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The Gilded and the Gritty: America, 1870-1912
Topic: MemoryTopic: ProgressTopic: PeopleTopic: PowerTopic: Empire
Topic: Memory: Civil War Memory and American Nostalgia
Toolbox Overview: The Gilded and the Gritty: America, 1870-1912
Resource Menu: Memory
Text 1. Winslow Homer
Text 2. Hamlin Garland
Text 3. Joel Chandler Harris
Text 4. Jane Addams
Text 5. Robert G. Ingersoll
Text 6. Re-Union and the Railroad
Text 7. Visions of the West
Text 8. Owen Wister
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Reading Guide
Owen Wister
Owen Wister, The Virginian: A Horseman of the Plains, 1902, Introduction, Ch. 1-3

Wister was born in Philadelphia in 1860. Educated in this country and abroad, he graduated from Harvard in 1882 and took a law degree there in 1888. He practiced law in Philadelphia before embarking upon a career as a writer. In the early 1880s poor health prompted him, like Theodore Roosevelt, to seek renewal in West. On the basis of his visits there he began to write short stories, which eventually led to The Virginian. Even if you have never heard of it, The Virginian will seem familiar, for it established the template of the western. Its characters and situations reverberate through every horse opera you have ever seen. Set in Wyoming between 1874 and 1890 but published in 1902, it demonstrates the progress the nation had made toward reunion. Readers would have recognized the stereotype Wister deployed—the Virginian as cool, haughty, natural aristocrat—hardly an all-American type. Yet when relocated to the wide-open West and transformed from cavalier to cowboy, the novel's proud and prickly Southern protagonist, old enough to have fought for the Confederacy, could not only be embraced as a hero but hailed as an avatar of the American character. 17 pages.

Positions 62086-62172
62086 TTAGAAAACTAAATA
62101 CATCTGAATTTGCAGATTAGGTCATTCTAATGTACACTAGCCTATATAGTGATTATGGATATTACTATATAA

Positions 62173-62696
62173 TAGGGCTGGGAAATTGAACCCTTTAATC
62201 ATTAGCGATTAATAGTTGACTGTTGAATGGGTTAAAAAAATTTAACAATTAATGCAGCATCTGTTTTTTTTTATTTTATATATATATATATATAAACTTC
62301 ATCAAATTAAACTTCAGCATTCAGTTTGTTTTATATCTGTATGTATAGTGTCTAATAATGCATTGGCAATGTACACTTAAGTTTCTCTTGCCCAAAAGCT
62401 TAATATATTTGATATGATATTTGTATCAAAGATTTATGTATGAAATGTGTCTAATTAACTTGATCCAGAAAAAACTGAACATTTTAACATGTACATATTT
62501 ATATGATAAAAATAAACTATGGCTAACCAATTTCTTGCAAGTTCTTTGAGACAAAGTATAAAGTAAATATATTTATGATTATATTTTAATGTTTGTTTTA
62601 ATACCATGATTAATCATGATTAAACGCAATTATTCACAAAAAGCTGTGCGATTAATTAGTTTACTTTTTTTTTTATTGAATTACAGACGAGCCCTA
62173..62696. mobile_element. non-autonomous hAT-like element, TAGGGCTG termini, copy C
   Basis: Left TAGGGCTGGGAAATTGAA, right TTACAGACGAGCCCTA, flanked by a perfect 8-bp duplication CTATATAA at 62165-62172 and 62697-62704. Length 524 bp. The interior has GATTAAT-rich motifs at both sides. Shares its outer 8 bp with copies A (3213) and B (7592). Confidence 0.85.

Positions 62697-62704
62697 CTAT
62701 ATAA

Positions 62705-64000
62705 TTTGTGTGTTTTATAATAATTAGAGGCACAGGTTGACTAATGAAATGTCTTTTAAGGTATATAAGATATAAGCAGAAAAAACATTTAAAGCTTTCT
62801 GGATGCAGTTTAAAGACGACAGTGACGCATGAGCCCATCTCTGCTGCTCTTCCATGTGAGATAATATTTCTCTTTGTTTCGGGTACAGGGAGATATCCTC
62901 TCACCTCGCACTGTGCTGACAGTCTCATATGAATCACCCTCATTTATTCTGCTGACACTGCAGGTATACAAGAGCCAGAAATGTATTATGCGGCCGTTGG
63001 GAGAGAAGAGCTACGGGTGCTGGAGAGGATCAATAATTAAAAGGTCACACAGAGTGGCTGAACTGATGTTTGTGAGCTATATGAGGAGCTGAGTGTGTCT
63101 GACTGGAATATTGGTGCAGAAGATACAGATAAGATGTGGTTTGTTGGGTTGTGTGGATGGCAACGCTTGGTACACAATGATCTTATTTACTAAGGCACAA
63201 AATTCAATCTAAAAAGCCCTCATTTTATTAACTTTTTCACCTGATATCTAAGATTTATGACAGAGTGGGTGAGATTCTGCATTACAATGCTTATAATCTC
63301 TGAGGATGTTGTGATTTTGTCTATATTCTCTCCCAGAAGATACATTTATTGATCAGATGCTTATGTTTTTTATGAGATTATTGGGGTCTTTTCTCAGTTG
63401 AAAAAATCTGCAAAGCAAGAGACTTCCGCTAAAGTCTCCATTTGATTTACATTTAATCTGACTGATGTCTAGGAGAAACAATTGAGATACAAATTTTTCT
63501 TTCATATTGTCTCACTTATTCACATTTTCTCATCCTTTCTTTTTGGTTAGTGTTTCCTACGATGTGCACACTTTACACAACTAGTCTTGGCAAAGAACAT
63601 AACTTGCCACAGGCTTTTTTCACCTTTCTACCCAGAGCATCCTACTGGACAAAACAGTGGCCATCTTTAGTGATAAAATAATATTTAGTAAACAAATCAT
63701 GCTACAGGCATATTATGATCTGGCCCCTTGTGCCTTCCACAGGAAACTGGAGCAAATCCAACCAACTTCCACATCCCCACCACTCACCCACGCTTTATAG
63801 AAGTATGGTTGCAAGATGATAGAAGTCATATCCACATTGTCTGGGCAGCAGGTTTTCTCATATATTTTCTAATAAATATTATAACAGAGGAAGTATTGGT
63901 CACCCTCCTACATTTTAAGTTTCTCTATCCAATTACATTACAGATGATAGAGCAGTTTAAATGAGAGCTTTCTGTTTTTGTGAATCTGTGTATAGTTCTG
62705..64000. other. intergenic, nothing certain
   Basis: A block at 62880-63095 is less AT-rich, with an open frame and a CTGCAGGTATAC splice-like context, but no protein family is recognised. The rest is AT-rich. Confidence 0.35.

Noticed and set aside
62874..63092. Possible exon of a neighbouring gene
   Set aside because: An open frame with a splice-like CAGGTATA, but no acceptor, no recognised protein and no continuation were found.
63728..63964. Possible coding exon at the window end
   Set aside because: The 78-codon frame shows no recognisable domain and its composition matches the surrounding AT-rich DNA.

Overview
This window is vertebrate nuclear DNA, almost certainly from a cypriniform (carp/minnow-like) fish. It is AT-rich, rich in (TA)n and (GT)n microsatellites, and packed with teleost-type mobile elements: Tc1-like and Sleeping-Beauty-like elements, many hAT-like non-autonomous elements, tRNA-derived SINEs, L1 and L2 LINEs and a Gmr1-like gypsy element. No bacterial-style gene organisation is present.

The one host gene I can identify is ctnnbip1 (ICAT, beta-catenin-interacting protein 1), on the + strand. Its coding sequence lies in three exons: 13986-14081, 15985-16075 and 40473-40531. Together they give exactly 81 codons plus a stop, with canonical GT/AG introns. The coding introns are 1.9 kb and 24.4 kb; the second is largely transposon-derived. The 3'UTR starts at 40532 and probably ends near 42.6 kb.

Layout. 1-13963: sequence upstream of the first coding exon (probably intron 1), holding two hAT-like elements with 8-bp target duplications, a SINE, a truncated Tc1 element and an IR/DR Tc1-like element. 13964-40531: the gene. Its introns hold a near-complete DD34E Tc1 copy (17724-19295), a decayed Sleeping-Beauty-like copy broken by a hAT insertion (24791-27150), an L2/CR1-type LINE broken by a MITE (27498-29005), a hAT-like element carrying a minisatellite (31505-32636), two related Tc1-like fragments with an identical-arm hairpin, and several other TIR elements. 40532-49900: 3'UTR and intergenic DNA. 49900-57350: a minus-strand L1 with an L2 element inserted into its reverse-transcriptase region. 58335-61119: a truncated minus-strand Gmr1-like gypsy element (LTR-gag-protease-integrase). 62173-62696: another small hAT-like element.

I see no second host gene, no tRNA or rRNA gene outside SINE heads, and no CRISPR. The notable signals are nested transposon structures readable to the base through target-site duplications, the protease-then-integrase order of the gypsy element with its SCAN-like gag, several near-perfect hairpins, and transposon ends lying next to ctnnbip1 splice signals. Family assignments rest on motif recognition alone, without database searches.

Discussion questions
  1. Compare Wister's portrayal of the western landscape with those of Bierstadt?
  2. How does Wister portray the society of the West?
  3. How is the urban East represented in The Virginian, and what role does it play?
  4. Describe the Virginian's character. What is "Southern" about him? How does Wister transform the Virginian into an exemplar of the American character?
  5. Harris, Garland, and Wister each assert that his protagonist embodies the national character. Compare the protagonists to each other and to Frederick Jackson Turner's definition (see above) of the American character.
  6. How does The Virginian look back and look ahead?

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Topic Framing Questions
  •  In the aftermath of the Civil War, how did Americans look back and look forward?
  •  During this period, how did Americans promote the re-union of the nation?
  •  How did they reconceptualize their sense of national identity?

Toolbox: The Gilded and the Gritty: America, 1870-1912
Memory | Progress | People | Power | Empire

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Revised: May 2005